It’s not a bad time to be a Kentucky sports fan. Kentucky basketball remains a title contender every year, and the football program looks like it’s here to stay. Last season, both were staples in the Top 25 rankings, a pretty good indication of their quality.

State legislatures don’t have Top 25 rankings, or at least the Associated Press hasn’t figured out how to do that yet. That’s a good thing, because Kentucky would be unranked. We wouldn’t be getting good recruits, and we’d be losing more games to Tennessee than the football team ever did.

It’s hard not to pick your team even if you know deep down they’re probably going to lose. Well, the Kentucky legislature has your back, because even if you wanted to bet money on them this season, you couldn’t. Just like you can’t Kentucky’s basketball or football teams, not online anyway.

Our sports version of the Kentucky legislature snatched defeat from the jaws of victory again recently. It watched its counterpart in Tennessee race across the goal line and dance in the end zone while it stood slack-jawed.

Kentucky, which is notably struggling with its bills, stood pat while Tennessee on Tuesday passed legislation that will allow online-only sports gambling across the state.

Here near the Tennessee border we have a pretty unique perspective on this. We remember when Tennessee folks crossed over to buy lottery tickets at our gas stations when they couldn’t at home. Now they’ll watch as we line up to put money into their state economy because our legislature couldn’t pull a dollar out of an open bank vault.

I’d disagree with it, but I’d at least understand why we didn’t want to make this money if we expressed our moral disgust with its source in an ironclad fashion.

But we don’t. Slot machines are legal in all but name, betting on horses makes enough money that I like to imagine the folks at Churchill Downs have a Scrooge McDuck-esque pool of gold coins they practice their backstroke in. We can buy lottery tickets for astronomic odds on winning the Powerball, but we can’t bet on the Titans to lose to the Colts like they always find a way to do.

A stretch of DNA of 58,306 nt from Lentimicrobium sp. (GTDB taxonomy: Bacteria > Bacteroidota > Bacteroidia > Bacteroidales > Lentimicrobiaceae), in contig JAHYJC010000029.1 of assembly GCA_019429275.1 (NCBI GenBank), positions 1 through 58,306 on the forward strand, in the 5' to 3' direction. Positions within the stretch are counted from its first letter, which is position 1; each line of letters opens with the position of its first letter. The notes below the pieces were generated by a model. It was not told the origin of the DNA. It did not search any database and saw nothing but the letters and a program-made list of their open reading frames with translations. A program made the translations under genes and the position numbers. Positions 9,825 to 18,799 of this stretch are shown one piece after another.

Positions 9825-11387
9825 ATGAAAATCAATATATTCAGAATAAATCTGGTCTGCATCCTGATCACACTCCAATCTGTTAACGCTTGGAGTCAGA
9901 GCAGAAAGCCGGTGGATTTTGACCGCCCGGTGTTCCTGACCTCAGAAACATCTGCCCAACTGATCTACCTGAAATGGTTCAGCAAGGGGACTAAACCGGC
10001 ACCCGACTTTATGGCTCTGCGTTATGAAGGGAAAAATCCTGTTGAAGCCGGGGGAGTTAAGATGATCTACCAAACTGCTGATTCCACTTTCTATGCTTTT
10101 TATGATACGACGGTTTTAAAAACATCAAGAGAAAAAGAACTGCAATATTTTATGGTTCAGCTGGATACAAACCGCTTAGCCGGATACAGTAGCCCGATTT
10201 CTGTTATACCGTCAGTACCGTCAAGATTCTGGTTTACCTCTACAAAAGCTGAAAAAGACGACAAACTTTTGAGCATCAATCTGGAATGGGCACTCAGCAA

So what was it? Just a missed opportunity? Selective morality? Why, when we had a chance to help lead the charge in what will soon be a national wave of legalization, did we do nothing?

We know the legislature is capable of seizing the moment when it deigns to do so. The commonwealth has snatched a good chunk of the hemp industry because of it. Not acting here is tantamount to just giving money to other states.

Intended or not, it looks hypocritical. It looks like we didn’t want to make money for moral reasons except when we do. I’m not ascribing those reasons, because I don’t know, but I know that’s what it looks like.

I’m passionate about this because you can feel the inevitability of it. This is going to happen eventually. Stereotypes suggest we’re always 20 years behind the rest of the nation. A February report said Kentucky could have generated $20 million a year in new taxes off sports betting. Let’s do the math. How much will those years cost the pension fund? How many millions can we wave goodbye to, sent off to send up more skyscrapers in Nashville?

Many legislators have said they oppose gambling of any form. Well, sorry guys, people are going to gamble whether we want them to or not. The question is, are we going to be the ones making the money, or are we going to continue to watch Tennessee cities grow while we struggle to pay our teachers money?

No, it’s OK, those of us near the state line are plenty used to losing out to Tennessee. We’ve watched Fort Campbell soldiers flood into Tennessee for decades while the legislature twiddled its collective thumbs.

It sure would have been nice to get a win for once. I wouldn’t have bet on it, though.

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